Minister Kelly’s announcement on Sunday 26th July of an organisational review of An Bord Pleanala to ensure that it is appropriately positioned to meet future challenges has had a mixed response.
The Bord was established in 1976 and this will be effectively the first time in its forty year history that it will have been subject to such a review. The terms of reference for the review do not in any way indicate that this review is intended to make the workings of The Bord more transparent or that the review will do anything to dispel public disquiet at how it reaches its decisions.
In subsequent media interviews following his announcement of the planned review, the Minister commented on the number of litigation proceedings taken against decisions of The Bord, but again the terms of reference give no indication as to how this review can address the reasons for that increase in litigation.
While the terms of reference comment on the increase in litigation in the area of The Bord’s work and seek measures required to address these, I cannot see any meaningful possibilities within those terms of reference that will affect change.
The level of discretion afforded to The Bord in making determinations is a serious flaw in its remit. While The Bord has played a very important role in regulating planning in its forty years of existence and it should be acknowledged that it acted as a curtailment for even worse excesses during the Celtic Tiger boom years, its role in determining applications for wind farms and how it fulfills its obligations in undertaking Environmental Impact Assessments is an issue of serious concern to many affected communities around the country.
The make up of the expert review panel gives us some hope in the appointment of Mr. Gregory Jones QC, and Dr. Aine Ryall of UCC.
Perhaps the most significant development that has occurred recently in relation to wind farm planning is the leave to appeal granted on the 20th June last to the Co. Laois Community group “People Over Wind”.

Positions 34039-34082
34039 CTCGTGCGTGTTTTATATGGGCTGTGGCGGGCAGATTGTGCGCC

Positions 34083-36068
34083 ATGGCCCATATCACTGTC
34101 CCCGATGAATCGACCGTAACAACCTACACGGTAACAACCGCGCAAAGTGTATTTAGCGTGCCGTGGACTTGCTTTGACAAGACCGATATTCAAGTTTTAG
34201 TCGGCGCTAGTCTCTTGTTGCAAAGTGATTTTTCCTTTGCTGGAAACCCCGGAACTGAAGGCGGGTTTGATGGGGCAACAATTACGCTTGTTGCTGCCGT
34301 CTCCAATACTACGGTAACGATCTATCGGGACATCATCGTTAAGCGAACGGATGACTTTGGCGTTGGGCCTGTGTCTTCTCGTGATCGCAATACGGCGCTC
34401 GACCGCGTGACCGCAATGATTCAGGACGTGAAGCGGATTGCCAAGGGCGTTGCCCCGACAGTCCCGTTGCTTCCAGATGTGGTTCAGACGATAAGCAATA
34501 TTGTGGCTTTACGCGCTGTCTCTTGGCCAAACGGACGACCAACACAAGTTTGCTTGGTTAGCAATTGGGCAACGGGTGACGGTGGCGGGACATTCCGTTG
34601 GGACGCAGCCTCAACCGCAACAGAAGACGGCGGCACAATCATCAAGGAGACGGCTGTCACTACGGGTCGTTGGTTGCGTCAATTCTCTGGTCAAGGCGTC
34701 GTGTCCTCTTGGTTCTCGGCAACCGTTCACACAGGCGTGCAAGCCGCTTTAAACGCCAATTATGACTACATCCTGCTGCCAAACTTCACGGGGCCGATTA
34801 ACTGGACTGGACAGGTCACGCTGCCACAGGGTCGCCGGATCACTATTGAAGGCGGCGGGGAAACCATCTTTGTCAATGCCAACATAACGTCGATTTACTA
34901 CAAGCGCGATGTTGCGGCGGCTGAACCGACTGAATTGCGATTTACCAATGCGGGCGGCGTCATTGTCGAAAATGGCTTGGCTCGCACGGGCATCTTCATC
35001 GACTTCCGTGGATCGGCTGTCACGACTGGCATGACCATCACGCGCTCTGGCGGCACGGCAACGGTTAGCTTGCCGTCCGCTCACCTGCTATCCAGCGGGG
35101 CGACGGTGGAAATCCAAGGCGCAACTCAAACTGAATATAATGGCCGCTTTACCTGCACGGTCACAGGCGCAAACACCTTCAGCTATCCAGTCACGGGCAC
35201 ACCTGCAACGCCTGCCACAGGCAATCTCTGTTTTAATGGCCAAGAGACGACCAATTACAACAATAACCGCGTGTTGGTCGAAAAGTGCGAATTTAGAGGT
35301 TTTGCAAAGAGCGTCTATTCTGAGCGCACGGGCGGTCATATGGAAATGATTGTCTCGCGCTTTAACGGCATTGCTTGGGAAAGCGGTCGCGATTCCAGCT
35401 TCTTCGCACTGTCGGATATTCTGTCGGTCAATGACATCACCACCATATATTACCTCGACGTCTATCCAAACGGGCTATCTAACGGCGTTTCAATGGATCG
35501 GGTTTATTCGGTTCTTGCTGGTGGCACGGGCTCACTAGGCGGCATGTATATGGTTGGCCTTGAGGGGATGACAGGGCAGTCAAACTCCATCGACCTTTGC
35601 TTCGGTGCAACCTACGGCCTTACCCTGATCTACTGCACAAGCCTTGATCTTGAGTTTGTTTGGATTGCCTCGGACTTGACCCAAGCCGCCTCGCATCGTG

The group had initially lost their Judicial Review proceedings against the decision of An Bord Pleanala to grant permission for a wind farm in County Laois.
In granting leave for appeal Judge Haughton, recognised that the substantive issues in the case warranted a review.
The main issue that I feel is of significance is whether Article 6(3) of The Habitat’s Directive imposes an obligation on An Bord Pleanala in conducting an Appropriate Assessment to ensure that the proposed development would not have an adverse impact on the integrity of a European Site and in this instance the protected habitat and protected species of The Nore Freshwater Pearl Mussel. This species is indigenous to the limestone waters of The River Nore and roughly only 500 of its kind still exist.
The Judge raised the question as to what extent An Bord Pleanala has a duty to ascertain whether it has in its possession the best available scientific evidence on which to base its decision, whether it is permissible under The Habitat’s Directive to leave mitigation measures to be dealt with as post consent conditions in planning applications that are subject to the EIA Directive and in this instance most especially where the planning application was subject to appropriate Assessment under the provisions of The Habitat’s Directive.
He also considered the question of whether the planning Act of 2000 with reference again to Article 6(3) of The Habitat’s Directive placed an obligation in conducting an AA to ensure that the proposed development would not adversely affect the integrity of a European Site or a protected habitat or species outside the confines of the development site.
These are all very pertinent issues and it would be my opinion that the questions raised will almost certainly prompt the Court of Appeal to refer them to the European Court of Justice for consideration.
This is by far the most significant case that we have seen in relation to wind farm applications and the obligations of An Bord Pleanala in how they assess these applications in recent times.
Minister Kelly has raised concerns about the delay in The Bord determining appeals before it and I think that this case by People Over Wind will add further to the Minister’s woes and that of the wind industry in that respect.
The questions which the Court of Appeal have been asked to consider are relevant to many of the wind farm applications that are currently with The Bord and the outcome of this case will influence how the Bord must determine them.
If The Minister is concerned at the increased level of litigation against The Bord, he should consider ensuring that the work of The Bord is more transparent. He should also consider addressing the level of discretion given to The Bord in making its decisions. A level of discretion which excuses The Bord from the requirement of having to explain how those decisions were reached and what level of scientific evidence did it rely on in reaching its decision.
This review is clearly intended to speed up the processing of appeals to The Bord and does not intend to address the other serious flaws that are inherent in how it assesses applications before it and the level of information it provides to the public on how it reached its decision.
By Peter Crossan